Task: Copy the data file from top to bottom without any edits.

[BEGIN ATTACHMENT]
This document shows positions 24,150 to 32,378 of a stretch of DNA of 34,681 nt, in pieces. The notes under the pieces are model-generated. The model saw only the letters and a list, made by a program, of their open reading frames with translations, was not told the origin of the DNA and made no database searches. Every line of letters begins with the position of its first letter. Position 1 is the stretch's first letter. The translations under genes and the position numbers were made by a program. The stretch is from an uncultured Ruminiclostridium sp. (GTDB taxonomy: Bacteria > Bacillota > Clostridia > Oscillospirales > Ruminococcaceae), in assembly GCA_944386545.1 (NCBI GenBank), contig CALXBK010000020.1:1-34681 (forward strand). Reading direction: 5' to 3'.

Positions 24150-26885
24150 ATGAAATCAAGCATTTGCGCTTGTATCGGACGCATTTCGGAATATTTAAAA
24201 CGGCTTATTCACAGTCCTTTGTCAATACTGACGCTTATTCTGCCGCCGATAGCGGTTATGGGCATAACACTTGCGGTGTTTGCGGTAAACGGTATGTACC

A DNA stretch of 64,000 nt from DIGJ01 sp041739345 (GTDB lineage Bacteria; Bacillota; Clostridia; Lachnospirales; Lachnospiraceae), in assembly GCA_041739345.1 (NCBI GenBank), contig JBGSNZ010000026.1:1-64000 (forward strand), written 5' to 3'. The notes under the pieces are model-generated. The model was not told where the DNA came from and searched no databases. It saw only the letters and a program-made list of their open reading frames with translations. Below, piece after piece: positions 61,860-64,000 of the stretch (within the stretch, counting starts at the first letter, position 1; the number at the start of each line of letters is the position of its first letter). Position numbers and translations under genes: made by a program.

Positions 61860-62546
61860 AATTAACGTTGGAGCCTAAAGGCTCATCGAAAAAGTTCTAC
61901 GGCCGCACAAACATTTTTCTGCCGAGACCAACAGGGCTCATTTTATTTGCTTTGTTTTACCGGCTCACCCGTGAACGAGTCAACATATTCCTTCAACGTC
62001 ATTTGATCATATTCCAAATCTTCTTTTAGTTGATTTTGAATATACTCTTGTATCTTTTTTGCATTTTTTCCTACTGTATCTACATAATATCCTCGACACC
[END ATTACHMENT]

This document shows positions 24,150 to 32,378 of a stretch of DNA of 34,681 nt, in pieces. The notes under the pieces are model-generated. The model saw only the letters and a list, made by a program, of their open reading frames with translations, was not told the origin of the DNA and made no database searches. Every line of letters begins with the position of its first letter. Position 1 is the stretch's first letter. The translations under genes and the position numbers were made by a program. The stretch is from an uncultured Ruminiclostridium sp. (GTDB taxonomy: Bacteria > Bacillota > Clostridia > Oscillospirales > Ruminococcaceae), in assembly GCA_944386545.1 (NCBI GenBank), contig CALXBK010000020.1:1-34681 (forward strand). Reading direction: 5' to 3'.

Positions 24150-26885
24150 ATGAAATCAAGCATTTGCGCTTGTATCGGACGCATTTCGGAATATTTAAAA
24201 CGGCTTATTCACAGTCCTTTGTCAATACTGACGCTTATTCTGCCGCCGATAGCGGTTATGGGCATAACACTTGCGGTGTTTGCGGTAAACGGTATGTACC

A DNA stretch of 64,000 nt from DIGJ01 sp041739345 (GTDB lineage Bacteria; Bacillota; Clostridia; Lachnospirales; Lachnospiraceae), in assembly GCA_041739345.1 (NCBI GenBank), contig JBGSNZ010000026.1:1-64000 (forward strand), written 5' to 3'. The notes under the pieces are model-generated. The model was not told where the DNA came from and searched no databases. It saw only the letters and a program-made list of their open reading frames with translations. Below, piece after piece: positions 61,860-64,000 of the stretch (within the stretch, counting starts at the first letter, position 1; the number at the start of each line of letters is the position of its first letter). Position numbers and translations under genes: made by a program.

Positions 61860-62546
61860 AATTAACGTTGGAGCCTAAAGGCTCATCGAAAAAGTTCTAC
61901 GGCCGCACAAACATTTTTCTGCCGAGACCAACAGGGCTCATTTTATTTGCTTTGTTTTACCGGCTCACCCGTGAACGAGTCAACATATTCCTTCAACGTC
62001 ATTTGATCATATTCCAAATCTTCTTTTAGTTGATTTTGAATATACTCTTGTATCTTTTTTGCATTTTTTCCTACTGTATCTACATAATATCCTCGACACC